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Department of Chemical Engineering and Biotechnology

 

UFOs by  Tom Turmezei

This is a colourised confocal microscopy image of neuroblastoma cell labelled with a fluorescent dye called DiD. The dye molecules are taken up  directly and activated by the cell membrane. Balls of fluorescence  beneath the membrane surface may be new endocytic vesicles formed by  live cells within the dye incubation period (20 min). These types of  dye are useful because they avoid the need for bulky fluorescent  antibody labelling and hold promise for imaging the co-localisation of  molecules and membrane structures with super-resolution imaging. This  is particularly relevant to my work on the aggregation and propagation  of tau protein in the brains of dementia sufferers, with passage of  tau into cells via endosomes suspected to be essential to the disease  process. By Dr Tom Turmezei, Wellcome Trust PhD Clinical Fellow, Laser  Analytics Group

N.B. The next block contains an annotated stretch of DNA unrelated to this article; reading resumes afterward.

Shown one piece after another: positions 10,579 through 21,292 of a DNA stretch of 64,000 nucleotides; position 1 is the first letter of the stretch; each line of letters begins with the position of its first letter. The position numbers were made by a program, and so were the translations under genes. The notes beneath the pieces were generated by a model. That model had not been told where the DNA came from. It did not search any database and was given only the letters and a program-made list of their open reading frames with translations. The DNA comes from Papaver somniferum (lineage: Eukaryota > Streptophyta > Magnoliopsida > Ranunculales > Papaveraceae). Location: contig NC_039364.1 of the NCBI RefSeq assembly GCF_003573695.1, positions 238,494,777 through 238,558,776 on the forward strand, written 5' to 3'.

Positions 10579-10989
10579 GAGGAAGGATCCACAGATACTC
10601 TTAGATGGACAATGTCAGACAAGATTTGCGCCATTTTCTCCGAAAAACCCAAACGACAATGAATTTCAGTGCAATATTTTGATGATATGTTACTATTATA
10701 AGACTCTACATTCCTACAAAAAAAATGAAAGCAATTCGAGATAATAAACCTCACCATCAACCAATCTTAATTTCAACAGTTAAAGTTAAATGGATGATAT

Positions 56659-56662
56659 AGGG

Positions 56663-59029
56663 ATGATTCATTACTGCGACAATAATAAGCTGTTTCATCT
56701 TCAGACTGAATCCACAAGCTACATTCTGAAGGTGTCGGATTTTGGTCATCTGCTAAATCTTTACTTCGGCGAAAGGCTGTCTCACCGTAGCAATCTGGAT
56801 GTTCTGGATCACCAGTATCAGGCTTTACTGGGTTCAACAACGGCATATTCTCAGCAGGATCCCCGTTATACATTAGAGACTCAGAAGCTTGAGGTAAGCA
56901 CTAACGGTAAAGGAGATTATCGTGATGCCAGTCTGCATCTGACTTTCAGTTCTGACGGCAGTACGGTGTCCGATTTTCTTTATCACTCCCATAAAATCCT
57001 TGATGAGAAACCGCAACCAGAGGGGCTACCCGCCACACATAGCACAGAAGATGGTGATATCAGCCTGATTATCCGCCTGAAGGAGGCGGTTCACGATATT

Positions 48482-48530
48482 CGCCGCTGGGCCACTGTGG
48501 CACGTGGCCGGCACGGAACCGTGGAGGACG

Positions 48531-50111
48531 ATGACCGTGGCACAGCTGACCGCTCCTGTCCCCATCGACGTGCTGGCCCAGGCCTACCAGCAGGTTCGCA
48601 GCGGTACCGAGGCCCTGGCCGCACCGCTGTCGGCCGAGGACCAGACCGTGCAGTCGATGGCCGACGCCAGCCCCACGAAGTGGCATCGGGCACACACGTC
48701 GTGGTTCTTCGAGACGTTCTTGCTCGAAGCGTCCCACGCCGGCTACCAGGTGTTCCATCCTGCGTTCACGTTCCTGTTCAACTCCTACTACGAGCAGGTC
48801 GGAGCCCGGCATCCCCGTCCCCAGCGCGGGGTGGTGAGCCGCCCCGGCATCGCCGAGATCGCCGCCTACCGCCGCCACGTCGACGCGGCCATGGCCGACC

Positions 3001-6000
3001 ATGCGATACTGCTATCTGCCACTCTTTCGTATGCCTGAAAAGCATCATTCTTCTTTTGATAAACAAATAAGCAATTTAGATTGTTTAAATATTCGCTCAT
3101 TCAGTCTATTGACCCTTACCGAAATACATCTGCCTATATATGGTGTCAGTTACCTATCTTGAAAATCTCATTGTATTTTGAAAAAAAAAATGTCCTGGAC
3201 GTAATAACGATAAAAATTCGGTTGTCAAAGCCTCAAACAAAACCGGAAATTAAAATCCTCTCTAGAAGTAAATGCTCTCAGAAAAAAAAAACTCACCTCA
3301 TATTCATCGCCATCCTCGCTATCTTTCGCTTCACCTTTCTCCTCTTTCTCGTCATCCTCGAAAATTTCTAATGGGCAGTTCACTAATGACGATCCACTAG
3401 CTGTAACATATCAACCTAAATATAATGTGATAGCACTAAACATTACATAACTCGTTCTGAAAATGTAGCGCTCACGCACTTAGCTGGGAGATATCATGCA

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Annual conference highlights diverse impact of department research

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Our department Research Conference took place from 25-26 June, bringing together researchers from across the department, wider university, external institutions and industry.